How To Solve Issues Related to Log – failed to perform on node

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Updated: Feb-20

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Log Context
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Troubleshooting background

To troubleshoot Elasticsearch log “failed to perform on node” it’s important to understand common problems related to Elasticsearch concepts: node, replication. See detailed explanations below complete with common problems, examples and useful tips.

Nodes in Elasticsearch

What it is

Simply explained a node is a single server that is part of a cluster. Each node is assigned with one or more roles, which describes the node responsibility and operations – Data nodes stores the data, and participates in the cluster’s indexing and search capabilities, while master nodes are responsible for managing the cluster activities and storing the cluster state, including the metadata.

While it’s possible to run several Node instances of Elasticsearch on the same hardware, it’s considered a best practice to limit a server to a single running instance of Elasticsearch.

Nodes connect to each other and form a cluster by using a discovery method. 

Roles
Master node

Master nodes are in charge of cluster-wide settings and changes  – deleting or creating indices and fields, adding or removing nodes and allocating shards to nodes. Each cluster has a single master node that is elected from the master eligible nodes using a distributed consensus algorithm and is reelected if the current master node fails.

Coordinator Node (aka client node)

Coordinator Node – is a node that does not hold any configured role. It doesn’t hold data, not part of the master eligible group nor execute ingest pipelines. Coordinator node serves incoming search requests and is acting as the query coordinator – running the query and fetch phases, sending requests to every node which holds a shard being queried. The client node also distributes bulk indexing operations and route queries to shards copies based on the nodes responsiveness.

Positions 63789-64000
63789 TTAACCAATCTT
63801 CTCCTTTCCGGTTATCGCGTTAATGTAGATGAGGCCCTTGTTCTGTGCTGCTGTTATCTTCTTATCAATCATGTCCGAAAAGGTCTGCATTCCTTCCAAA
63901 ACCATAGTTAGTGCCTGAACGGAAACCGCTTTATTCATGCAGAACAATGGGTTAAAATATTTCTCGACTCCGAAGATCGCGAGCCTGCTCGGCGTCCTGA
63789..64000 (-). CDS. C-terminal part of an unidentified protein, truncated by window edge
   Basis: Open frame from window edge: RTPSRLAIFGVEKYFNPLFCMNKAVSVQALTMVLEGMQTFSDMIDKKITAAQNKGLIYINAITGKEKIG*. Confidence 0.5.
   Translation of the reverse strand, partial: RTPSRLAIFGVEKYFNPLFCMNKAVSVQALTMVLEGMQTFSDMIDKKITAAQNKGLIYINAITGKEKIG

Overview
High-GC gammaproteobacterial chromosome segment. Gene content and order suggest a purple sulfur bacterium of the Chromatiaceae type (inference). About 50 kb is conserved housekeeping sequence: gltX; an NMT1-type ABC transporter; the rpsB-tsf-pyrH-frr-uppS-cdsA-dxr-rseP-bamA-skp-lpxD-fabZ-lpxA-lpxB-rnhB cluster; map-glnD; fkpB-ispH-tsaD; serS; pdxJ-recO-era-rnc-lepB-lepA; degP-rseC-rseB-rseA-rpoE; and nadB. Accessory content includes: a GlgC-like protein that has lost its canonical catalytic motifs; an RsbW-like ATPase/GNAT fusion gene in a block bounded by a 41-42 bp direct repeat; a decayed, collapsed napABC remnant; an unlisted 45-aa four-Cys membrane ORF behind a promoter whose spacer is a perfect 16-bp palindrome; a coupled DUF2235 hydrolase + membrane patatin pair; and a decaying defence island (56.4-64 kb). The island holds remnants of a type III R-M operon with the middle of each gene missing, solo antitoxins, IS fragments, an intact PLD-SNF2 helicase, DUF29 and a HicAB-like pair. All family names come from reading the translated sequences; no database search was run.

Replication in Elasticsearch

What it is

Replication refers to storing the redundant copy of the data. Starting from version 7.x, Elasticsearch creates one primary shard with a replication factor set to 1.  Replicas never get assigned on the same node on which primary shards are assigned, which means you should have at least two nodes in the cluster to assign the replicas. If a primary shard goes down, the replica automatically acts as a primary shard.

What it is used for

Replicas are used to provide high availability and failover. A higher number of replicas is also helpful for faster searches.

Examples

Update replication count

PUT /api-logs/_settings?pretty
{
    "index" : {
        "number_of_replicas" : 2
    }
}
Common problems
  • By default, If free disk space usage reaches 85%, the replicas of newly created indices are not assigned on that node and Elasticsearch throws a warning.
  • Creating too many replicas may cause a problem if there are not enough resources available in the cluster. 


To help troubleshoot related issues we have gathered selected Q&A from the community and issues from Github , please review the following for further information :

1 Es Nodes Crashing Failed To Send Fa  

2Failed To List Shard For Shard Stor  


Log Context

Log ”{} failed to perform {} on node {}” classname is TransportReplicationAction.java
We have extracted the following from Elasticsearch source code to get an in-depth context :

                     
Override
                    public void handleException(TransportException exp) {
                        onReplicaFailure(nodeId; exp);
                        logger.trace("[{}] transport failure during replica request [{}]; action [{}]"; exp; node; replicaRequest; transportReplicaAction);
                        if (ignoreReplicaException(exp) == false) {
                            logger.warn("{} failed to perform {} on node {}"; exp; shardId; transportReplicaAction; node);
                            shardStateAction.shardFailed(shard; indexUUID; "failed to perform " + actionName + " on replica on node " + node; exp);
                        }
                    }
                }
            );





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